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Stoneworks Climbing Gym
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Stoneworks GymWhat’s to Love:  This is our third update to our first visit way back in 2007. Stoneworks continues to grow by adding  bunch of new climbing, auto belays, and a “highball” bouldering area with walls up to 20 feet high. This is perhaps the friendliest gym you’ll visit on your quest to get pumped up. In addition, Stoneworks offers excellent instruction, unpretentious, and no attitude whatsoever from fellow climbers.  If you and your kids have never climbed before, Stoneworks Gym is an excellent place to learn the basics!

IMG_1202Stoneworks was built in 1993 and after 19 years, it remains in the same location.  They obviously know what makes a business successful, and it’s evident when you spend time there climbing.  The walls might not be as high as other gyms in the Portland area; however, Stoneworks does so many things well that the sum of its parts might elevate the “whole experience” above other gyms.  I’ll let you decide that for yourselves when you visit.

IMG_1199The walls are plenty high for most people (highest wall is 35 feet), but kids will not be as intimidated here.  It is realistic for small children to “top-out” (i.e., reach the top) on several climbs in the gym.  Your kids will enjoy bouldering above some very large crash pads (see picture), and there are plenty of cave-like areas to explore.

For those of you with kids more serious about climbing, Stoneworks usually has anywhere from 100 to 125 routes (top ropes and boulder problems) ready to climb.  They pack an incredible amount of climbing into a relatively small space.

March, 2014 video clip:

January 2012 video clip:

IMG_1204Caveats:  Just like other climbing and bouldering businesses, the climbs are designed mostly for older kids and adults.  At most gyms, there is limited climbing for kids between 3 – 6 years old.

The amenities are a bit scant for families.  I would bring your own water/drink bottles and snacks.  They’re okay with bringing outside food.  There is an upstairs sitting area where you can eat your snacks.

Ratings? Instead of chasing grades, Stoneworks wants climbers to focus on climbing as a fun activity. Therefore, you won’t find climbs rated with 5. (insert difficulty here). Instead, the climbs are color coded within a range of easiest to most difficult.  When you’re visiting, look for the “rating wheel” for a visual explanation.

WebsiteStoneworks Climbing website

Distance from Portland:  Within 10 miles of downtown Portland.  Here is a Google Map.

Recommended Ages: My son started bouldering very young (I think he was around 18 months or so).  I took him roped climbing when he was 3 – it was a bit too young, because he was a bit freaked-out by the height.  If you have a pretty athletic kid, age 5 seems a good time to introduce roped climbing.  Older kids and teens will probably enjoy climbing. The highball bouldering area is ages 18 and up.

Parental Stress Factor:  I think it was a slow night when we first visited Stoneworks.  I have a feeling that it gets very busy and probably a bit cramped.  On our second visit, we got there right when they opened on Saturday (check hours here) and it wasn’t crowded at all.  During the week, the staff suggests coming in right when they open at 4PM, if you have first-timers.  A busy rock climbing gym can be pretty stressful.  It’s hard for small children to understand the proper etiquette around climbing.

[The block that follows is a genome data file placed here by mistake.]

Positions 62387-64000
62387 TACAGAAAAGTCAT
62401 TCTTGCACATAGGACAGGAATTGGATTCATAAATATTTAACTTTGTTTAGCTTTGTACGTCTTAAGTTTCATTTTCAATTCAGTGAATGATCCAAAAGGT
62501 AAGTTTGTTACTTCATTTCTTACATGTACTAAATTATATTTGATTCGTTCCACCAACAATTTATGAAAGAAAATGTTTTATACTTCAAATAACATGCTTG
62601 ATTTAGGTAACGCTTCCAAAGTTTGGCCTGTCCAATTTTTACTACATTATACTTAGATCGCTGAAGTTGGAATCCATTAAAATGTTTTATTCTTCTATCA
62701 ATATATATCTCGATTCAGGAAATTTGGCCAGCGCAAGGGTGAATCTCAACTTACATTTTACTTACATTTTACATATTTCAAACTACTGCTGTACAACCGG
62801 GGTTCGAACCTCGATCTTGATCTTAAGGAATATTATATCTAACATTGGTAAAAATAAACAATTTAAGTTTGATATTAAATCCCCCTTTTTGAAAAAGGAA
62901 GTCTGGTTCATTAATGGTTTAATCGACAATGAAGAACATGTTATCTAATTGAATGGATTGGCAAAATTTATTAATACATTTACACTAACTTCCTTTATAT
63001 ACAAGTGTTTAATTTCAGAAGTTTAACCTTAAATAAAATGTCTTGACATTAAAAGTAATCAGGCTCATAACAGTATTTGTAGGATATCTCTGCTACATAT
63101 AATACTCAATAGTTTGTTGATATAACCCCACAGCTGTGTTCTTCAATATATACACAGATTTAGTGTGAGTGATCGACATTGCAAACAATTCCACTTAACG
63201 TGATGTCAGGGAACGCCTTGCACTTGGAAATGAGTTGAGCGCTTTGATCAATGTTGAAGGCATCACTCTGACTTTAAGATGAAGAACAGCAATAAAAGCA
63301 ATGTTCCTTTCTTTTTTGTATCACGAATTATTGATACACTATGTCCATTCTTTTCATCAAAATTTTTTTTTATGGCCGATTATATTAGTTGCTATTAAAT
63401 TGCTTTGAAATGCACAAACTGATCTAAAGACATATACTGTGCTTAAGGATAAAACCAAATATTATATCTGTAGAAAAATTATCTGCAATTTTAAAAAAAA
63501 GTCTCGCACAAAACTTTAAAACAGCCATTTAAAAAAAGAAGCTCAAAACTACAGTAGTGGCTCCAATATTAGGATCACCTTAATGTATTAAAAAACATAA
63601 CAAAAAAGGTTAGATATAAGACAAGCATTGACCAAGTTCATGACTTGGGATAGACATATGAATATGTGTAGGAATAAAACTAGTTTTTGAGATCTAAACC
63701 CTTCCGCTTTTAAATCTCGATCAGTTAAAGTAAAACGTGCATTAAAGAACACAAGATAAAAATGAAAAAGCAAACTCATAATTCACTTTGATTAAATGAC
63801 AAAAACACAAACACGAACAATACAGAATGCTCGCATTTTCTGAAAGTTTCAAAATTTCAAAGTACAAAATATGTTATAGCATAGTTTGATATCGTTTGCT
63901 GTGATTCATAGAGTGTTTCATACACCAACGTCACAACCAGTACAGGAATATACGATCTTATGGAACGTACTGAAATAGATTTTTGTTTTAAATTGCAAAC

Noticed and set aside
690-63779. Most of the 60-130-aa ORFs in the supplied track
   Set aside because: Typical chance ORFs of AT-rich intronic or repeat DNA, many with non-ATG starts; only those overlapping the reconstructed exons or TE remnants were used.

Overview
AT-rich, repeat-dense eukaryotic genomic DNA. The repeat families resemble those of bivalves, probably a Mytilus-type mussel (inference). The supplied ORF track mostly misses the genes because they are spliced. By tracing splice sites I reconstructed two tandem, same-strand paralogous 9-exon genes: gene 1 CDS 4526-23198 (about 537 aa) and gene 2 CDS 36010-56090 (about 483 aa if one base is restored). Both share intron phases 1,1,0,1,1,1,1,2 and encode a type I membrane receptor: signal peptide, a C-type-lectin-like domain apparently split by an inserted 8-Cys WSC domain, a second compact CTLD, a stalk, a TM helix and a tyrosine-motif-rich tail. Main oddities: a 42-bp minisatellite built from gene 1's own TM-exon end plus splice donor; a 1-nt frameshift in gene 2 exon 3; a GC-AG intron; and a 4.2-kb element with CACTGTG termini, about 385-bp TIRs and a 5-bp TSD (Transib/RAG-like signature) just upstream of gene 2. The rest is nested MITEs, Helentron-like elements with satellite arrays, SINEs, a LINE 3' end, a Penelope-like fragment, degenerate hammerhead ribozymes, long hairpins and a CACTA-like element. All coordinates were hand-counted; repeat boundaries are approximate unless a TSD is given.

Physical Difficulty:  Hard!  Climbing is not an easy sport.  It takes a lot of strength and endurance to do it well.

Family Fun Factor:  Indoor climbing is probably not the best family activity.  Because you’ll really need to keep a close eye on your kids, you may not have as much fun as you’d like.  It’s a great 1-1 activity for parents and children.

Pet Friendly:  No pets.

Weather Considerations:  Indoor climbing is the perfect winter/rainy day activity!

IMG_1213Insider Info:  Stoneworks has an youth climbing team – their brochure says they have “…THE BEST junior climbing team in the country!”  If your kid is a natural and you live in the area, you may want to talk to their staff about getting your kid on the team.  The age range for the team is 9 – 19. I have to say that Stoneworks’ competitions are some of my very favorites!

You can also rent the gym for birthday parties with up to 10 kids.  It’s only $100, which includes private use of the gym, rock shoes and harnesses.  To me, that’s an incredible deal!

IMG_1212Family Tips: In the world of climbing, I think one of the worst things you can do as a parent is force kids to stay on a climb when they are scared or intimidated by heights.  Just let them come down when they’re ready, and then say to them, “Do you want to try to go one hold higher next time?”  Point to where they got on the climb and make a new goal for them.  This works much better, because they get used to going up and down.  Climbing is something that you can do for most of your adult life.  If kids get exposed to it in a positive way, they might do it on and off for the rest of their lives.

Talk to their staff about the appropriate climbs for your kids.  They have a good handle on the routes in the gym, and they can get you off to a good start.  Definitely start with a route that will build confidence!  You don’t want to demoralize your kids on their first climb.

Technorati Tags: Stoneworks, climbing, gym, indoor, rock, bouldering, Beaverton, kids

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  1. What a great place! AND what a fabulous climber – very athletic.

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